I have no idea if I got the sailing/knot imagery even remotely correct. Just taking a guess to get started with this poem.
Terms (from poetryfoundation.org)
On land any length of rope that’s hitched
to something beyond itself and takes
the strain is called the standing part.
Tossed over a beam or limb, with a slipknot
tied in the farther end, the standing part
could be said to end in a noose. At sea,
put to use, rope changes its name to line.
The part spliced into an eye or, say,
made fast to a shackle, the part that does
the work, that works, remains the standing part.
Any loop or slack curve in the running part
of the line, the part that’s not working, becomes
a bight; and the part of the running part
that’s let go, or finally eased off
until there’s no reserve left, is known
as the bitter end. As it is in other events,
ashore or at sea, that come to the end of the line.
“Terms,” “hitched,” “part” – this looks initially to be some kind of comment on marriage gone bad, especially if one keeps in mind the last line: As it is in other events, ashore or at sea, that come to the end of the line. We don’t need to read too deeply into the first three lines to realize, with that assumption, one partner is taking all the “strain” of the relationship. But the next three lines prevent us from ascribing all virtue to the “standing part,” given that the “standing part” seems to make “till death do us part” a bit too literal.
The poem changes the scene from land to sea. Perhaps a generic conflict is being adumbrated. One partner wants security: things and people are held secure, in one place. The other wants freedom. The change of scene is accompanied by a change of terms. A “rope” is now a “line.” It seems, ever so briefly, to be something entirely different from how it was conceived on land. Instead of stemming from a “limb,” it is associated with an “eye.” It isn’t here to hang anyone – oh wait, it’s being “made fast to a shackle.” And there is still a part that “works,” and it is called the “standing part.”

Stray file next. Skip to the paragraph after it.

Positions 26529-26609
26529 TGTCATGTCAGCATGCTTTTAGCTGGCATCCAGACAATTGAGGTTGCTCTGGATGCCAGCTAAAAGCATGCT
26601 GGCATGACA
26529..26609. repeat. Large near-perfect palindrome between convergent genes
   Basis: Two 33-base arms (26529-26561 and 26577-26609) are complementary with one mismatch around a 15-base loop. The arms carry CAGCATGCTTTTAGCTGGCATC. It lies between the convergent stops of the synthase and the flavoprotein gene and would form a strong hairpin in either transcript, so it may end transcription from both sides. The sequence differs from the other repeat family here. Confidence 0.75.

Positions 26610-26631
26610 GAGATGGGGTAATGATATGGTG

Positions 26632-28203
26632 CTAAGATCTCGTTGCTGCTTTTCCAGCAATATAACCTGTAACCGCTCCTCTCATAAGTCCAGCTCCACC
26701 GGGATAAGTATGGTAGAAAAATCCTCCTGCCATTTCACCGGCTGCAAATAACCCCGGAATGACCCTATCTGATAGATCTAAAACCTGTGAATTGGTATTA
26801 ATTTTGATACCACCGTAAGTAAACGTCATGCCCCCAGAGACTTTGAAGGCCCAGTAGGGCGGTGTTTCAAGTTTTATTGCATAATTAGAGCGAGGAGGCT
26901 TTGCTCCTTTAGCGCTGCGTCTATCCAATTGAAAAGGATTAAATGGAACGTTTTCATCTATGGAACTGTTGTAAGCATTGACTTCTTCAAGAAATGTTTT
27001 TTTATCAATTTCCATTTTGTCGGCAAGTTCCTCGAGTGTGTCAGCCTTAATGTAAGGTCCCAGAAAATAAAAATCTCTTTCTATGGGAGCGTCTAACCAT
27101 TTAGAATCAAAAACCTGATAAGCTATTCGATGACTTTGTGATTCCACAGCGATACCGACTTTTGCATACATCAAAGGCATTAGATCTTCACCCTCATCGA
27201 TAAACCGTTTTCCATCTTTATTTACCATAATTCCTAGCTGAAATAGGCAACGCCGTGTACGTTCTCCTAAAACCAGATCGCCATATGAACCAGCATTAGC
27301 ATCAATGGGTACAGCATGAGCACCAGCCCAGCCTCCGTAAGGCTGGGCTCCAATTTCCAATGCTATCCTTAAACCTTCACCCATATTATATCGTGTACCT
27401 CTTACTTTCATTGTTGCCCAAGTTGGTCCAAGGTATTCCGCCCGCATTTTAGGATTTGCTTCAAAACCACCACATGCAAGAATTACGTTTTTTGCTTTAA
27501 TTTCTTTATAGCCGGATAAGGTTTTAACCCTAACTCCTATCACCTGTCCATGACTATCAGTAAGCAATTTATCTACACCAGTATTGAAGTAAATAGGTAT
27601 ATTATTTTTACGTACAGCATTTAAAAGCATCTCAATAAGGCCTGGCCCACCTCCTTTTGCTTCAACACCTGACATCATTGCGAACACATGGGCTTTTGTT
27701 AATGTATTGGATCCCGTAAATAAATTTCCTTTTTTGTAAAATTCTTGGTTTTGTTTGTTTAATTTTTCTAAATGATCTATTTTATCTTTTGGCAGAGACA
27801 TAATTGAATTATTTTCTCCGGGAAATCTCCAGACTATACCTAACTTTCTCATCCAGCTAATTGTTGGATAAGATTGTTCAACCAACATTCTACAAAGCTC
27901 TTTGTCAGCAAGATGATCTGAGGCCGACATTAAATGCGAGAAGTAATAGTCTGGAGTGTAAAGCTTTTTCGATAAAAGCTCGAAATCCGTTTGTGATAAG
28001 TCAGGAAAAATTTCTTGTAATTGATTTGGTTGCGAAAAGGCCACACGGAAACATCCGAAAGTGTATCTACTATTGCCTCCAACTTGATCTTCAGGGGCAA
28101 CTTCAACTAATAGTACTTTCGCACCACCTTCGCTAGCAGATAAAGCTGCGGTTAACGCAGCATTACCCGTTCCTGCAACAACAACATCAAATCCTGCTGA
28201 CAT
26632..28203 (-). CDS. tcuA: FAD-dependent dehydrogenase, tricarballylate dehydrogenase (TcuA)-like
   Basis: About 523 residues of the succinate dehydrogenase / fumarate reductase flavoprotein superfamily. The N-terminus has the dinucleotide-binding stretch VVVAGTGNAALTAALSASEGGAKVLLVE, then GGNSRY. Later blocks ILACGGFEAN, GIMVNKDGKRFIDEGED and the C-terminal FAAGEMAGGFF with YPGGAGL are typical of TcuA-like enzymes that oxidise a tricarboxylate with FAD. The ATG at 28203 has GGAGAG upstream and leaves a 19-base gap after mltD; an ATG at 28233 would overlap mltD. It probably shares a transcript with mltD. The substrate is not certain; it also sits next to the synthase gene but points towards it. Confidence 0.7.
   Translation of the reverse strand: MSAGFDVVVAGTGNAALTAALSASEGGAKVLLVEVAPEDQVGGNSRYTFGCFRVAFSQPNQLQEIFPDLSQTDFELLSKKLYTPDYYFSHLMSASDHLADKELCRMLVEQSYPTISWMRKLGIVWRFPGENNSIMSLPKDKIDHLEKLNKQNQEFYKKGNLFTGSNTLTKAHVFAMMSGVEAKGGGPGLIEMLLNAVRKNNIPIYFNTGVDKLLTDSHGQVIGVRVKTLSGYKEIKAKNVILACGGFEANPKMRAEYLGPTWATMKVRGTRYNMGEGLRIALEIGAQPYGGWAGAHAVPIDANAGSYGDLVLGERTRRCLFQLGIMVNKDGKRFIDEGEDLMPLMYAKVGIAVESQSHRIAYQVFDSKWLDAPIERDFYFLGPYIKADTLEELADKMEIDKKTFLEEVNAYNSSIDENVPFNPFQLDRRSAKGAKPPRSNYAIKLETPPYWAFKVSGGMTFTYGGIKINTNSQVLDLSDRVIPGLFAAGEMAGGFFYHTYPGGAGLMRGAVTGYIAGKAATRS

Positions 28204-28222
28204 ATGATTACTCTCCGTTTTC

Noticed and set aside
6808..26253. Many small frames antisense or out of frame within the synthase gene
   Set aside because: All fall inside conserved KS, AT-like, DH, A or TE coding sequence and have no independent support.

The “bight” and the “bitter end” work together to form a solid knot. The “bight” – the slack in the line – is intentional in a bowline, and resembles an eye at first and when the knot is complete. It is “not working” only in the sense it is seeing ahead. The “bight” could be said to be a “standing part,” and if we are talking about a “bowline” knot, it seems to be a knot with general application. The “bitter end” seems unsecured (“let go”), but in all sailing knots (again, from what I can tell from reading about knots for 5 minutes), it is the part one is actually working with. It is only “let go” or “eased off” because the knot has already been formed.
So yeah, at this point, I’m pretty confused. I think the change from “land” to “sea” is the key to the poem. On “land,” things are very simple: you’re tied down, and that’s that. But if one sees life as complicated in any way – as not fundamentally static – then it is vital to have something that holds back, who can see what it is the couple should tie themselves to. Of course, once that is said, a trap has been laid. Doesn’t marriage depend on a vision of the eternal, and only the eternal? The change from “land” to “sea” seems to involve partners stepping outside of the roles they had on “land.” One partner isn’t a “standing part” that’s right about everything and never changes, and another partner isn’t always looking elsewhere, seemingly distracted. Each partner does whatever it takes to make the knot secure. Of course, the irony is that people do sort themselves into fixed roles, and marriages may suffer an incredible strain from their doing so.